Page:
Additionally, GMO seeds float in the wind threatening the purity of seeds everywhere through unwanted cross-pollination. When it comes to seed saving, this cross pollination becomes a big issue. GMO seeds are patented and often must be licensed for use; it is illegal to save seed for use the next season or even research their impact without corporate permission. Some GMO seeds yield plants that have sterile seeds; this could be a problem when they cross pollinate causing other plants to also have sterile seeds. Additionally, GMO seeds and their accompanying herbicides and pesticides have harmful impacts on soil health, beneficial insects such as bees and butterflies and other harmful impacts.
When you look at the issues seeds are up against it can seem overwhelming. But simple life affirming acts can make a huge difference!
Organic refers to a specific way plants and seeds are grown. To earn this label, they must be raised and processed in accordance with the USDA’s National Organic Program. Organic seeds are grown without chemical herbicides, pesticides or genetic alteration. GMO seeds are not organic seeds. Try to avoid buying conventional or hybrid seeds. Unless seeds are specifically labeled organic, there is a good chance that they may be have been chemically treated. We recommend purchasing organic, open pollinated, heirloom seeds whenever possible.
BE PART OF THE SOLUTION
When you look at the issues seeds are up against it can seem overwhelming. But simple life affirming acts can make a huge difference! Planting, saving and sharing seeds is easy and fun!
Home gardeners around the world have kept traditional vegetable varieties in cultivation. These backyard seed savers are the guardians of a huge store of genetic diversity. Their home saved varieties may have preserved the right genes for dealing with the challenges of our rapidly changing world – tolerance for drought and extreme weather, resistance to diseases, and more.
“Every seed we plant is a tiny loving prayer in action.” -Rowan White, founder of Sierra Seeds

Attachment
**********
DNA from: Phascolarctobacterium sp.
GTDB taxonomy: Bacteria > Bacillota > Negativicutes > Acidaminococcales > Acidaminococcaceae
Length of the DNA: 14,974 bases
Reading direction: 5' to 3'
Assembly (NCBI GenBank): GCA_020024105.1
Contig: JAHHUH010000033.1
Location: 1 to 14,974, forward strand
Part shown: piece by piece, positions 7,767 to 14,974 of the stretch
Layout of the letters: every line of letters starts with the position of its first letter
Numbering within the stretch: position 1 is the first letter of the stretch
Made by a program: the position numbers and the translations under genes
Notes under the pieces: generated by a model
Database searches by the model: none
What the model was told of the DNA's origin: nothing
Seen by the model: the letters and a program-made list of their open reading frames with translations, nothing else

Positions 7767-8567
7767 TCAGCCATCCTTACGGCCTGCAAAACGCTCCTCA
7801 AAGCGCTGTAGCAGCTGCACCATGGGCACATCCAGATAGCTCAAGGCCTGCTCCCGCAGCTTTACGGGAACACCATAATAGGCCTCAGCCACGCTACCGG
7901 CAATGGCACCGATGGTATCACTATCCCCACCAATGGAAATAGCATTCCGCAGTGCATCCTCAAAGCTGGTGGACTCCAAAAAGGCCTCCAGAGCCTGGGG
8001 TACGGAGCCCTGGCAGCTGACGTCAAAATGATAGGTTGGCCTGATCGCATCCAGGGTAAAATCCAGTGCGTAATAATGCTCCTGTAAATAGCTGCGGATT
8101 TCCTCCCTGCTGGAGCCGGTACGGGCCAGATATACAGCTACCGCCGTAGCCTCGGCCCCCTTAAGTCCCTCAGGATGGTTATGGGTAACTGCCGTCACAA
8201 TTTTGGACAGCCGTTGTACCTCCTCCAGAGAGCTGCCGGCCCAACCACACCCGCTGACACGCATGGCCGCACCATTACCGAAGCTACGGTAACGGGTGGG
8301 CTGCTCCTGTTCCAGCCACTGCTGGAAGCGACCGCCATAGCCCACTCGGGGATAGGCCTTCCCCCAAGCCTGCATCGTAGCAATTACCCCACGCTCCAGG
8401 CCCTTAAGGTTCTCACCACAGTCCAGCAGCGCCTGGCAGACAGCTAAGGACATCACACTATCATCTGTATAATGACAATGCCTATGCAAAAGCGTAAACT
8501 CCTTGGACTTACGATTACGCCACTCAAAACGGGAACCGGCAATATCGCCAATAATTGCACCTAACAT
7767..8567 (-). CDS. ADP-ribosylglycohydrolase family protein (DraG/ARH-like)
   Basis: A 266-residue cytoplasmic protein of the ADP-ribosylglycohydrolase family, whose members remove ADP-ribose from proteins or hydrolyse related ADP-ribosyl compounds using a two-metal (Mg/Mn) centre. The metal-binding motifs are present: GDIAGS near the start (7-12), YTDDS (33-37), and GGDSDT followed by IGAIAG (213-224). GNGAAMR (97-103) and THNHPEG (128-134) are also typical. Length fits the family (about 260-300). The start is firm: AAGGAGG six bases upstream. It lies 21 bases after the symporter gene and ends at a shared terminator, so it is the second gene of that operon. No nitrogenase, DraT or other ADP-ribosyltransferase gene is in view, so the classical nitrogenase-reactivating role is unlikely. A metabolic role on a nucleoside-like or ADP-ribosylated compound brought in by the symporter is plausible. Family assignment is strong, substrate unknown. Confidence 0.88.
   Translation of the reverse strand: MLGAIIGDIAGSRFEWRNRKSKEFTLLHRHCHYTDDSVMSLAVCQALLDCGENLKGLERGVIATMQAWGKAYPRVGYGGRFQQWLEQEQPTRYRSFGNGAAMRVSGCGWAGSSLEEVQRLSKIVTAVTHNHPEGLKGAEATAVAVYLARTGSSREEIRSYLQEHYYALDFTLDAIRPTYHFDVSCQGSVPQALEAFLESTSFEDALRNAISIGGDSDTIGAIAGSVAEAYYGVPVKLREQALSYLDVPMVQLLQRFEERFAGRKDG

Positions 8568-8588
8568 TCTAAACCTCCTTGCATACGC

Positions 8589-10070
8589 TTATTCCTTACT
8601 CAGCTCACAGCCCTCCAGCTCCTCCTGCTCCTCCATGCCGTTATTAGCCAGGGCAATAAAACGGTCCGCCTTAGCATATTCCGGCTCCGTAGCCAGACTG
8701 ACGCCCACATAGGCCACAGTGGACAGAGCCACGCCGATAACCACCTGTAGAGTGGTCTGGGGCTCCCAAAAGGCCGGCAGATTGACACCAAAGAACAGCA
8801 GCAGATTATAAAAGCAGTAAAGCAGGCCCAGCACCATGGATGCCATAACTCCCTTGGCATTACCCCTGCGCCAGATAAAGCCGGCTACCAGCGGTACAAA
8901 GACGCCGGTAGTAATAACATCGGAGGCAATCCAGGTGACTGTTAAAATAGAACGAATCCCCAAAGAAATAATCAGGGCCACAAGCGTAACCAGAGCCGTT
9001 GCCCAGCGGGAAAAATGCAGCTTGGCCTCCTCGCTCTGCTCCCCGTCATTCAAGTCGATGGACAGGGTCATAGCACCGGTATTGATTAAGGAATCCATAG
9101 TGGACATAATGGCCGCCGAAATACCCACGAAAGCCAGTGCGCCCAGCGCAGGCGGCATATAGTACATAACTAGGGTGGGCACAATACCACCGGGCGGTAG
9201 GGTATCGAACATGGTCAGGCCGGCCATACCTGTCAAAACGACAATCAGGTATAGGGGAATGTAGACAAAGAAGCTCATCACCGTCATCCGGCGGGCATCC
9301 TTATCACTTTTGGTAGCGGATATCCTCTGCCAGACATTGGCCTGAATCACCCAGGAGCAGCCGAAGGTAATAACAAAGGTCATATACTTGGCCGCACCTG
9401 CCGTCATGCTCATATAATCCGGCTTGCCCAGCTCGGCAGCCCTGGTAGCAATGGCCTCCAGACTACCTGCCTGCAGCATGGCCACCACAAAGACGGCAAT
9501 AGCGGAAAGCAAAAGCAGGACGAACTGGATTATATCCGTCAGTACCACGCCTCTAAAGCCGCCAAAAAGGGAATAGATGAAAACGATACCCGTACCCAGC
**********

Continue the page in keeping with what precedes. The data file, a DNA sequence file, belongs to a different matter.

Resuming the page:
You can become one of them! Buy one package of organic, open pollinated heirloom seeds and you are on the road. Just like that – you are now supporting people engaged in seed saving and seed diversity. Then plant the seeds, even in pots if you don’t have space. Suddenly you are caring for a living being and believe me, life begins to open up. Before you know it the bees, along with a host of other creatures show up. Maybe you’ll have too much lettuce so you share with a friend who has too many beets, so you trade. You grow some flowers and neighbors you never knew stop to talk. Even if you can’t save seeds, plants will do the job. Plants are brilliant at going to seed – many will seed themselves and grow again without your help. You’ll make new friends as you give away your abundant plants and seeds! As time goes on, you’ll wonder who grows more – me or the seeds?
Seed saving and sharing have always been and will always be a vital part of the cultural fiber of community. They are integral for any goal of local food sustainability. Seed saving is a necessity to secure our earth’s magnificent and precious biodiversity. Let us honor this vital responsibility. Plant a seed and begin to make an offering to the future generations of plants and humans in the world.
LET’S GET STARTED!
Winter and Spring
Do some research. Check your local co-op, garden stores, etc. for organic, open pollinated heirloom seed companies. These will have seeds most likely adapted to your climate and soil conditions. My hometown, Port Townsend, WA, now has about 3 small local organic heirloom seed companies! Talk to neighbors and friends who save seeds. Check out seed companies that sell organic, open pollinated heirloom seeds online (several are listed in the resource section). Get some good seeds.
Summer and Fall
If you have a garden, pick a few vegetables or flowers you want to save seeds from. Flowers are an easy way to start. Do a bit of online research and save a few seeds (seed saving info is listed in the resource section). Trade seeds with friends and neighbors. Attend a local seed exchange.
If you are ready to start your seed saving journey, Amritaculture is now offering a seed saving course! Join with fellow devotees and learn how to save seeds.
Thanks to Green Friend’s Lets Grow Seeds for lots of the info in this article.
Breed Your Own Vegetable Varieties: The Gardener’s and Farmer’s Guide to Plant Breeding and Seed Saving, 2nd ed. Deppe, Carol. (2000). Chelsea Green Publishing Thorough, readable book detailing all aspects of seed selection and breeding techniques for creating your own new varieties.
The Resilient Gardener: Food Production and Self-Reliance in Uncertain Times. Deppe, Carol. (2010). Chelsea Green Publishing Great info for any gardener in uncertain times!
Lets Grow Seeds. Green Friends. (2014). Mata Amritanandamayi Mission Trust. A great starter guide to saving seeds, lots of pictures!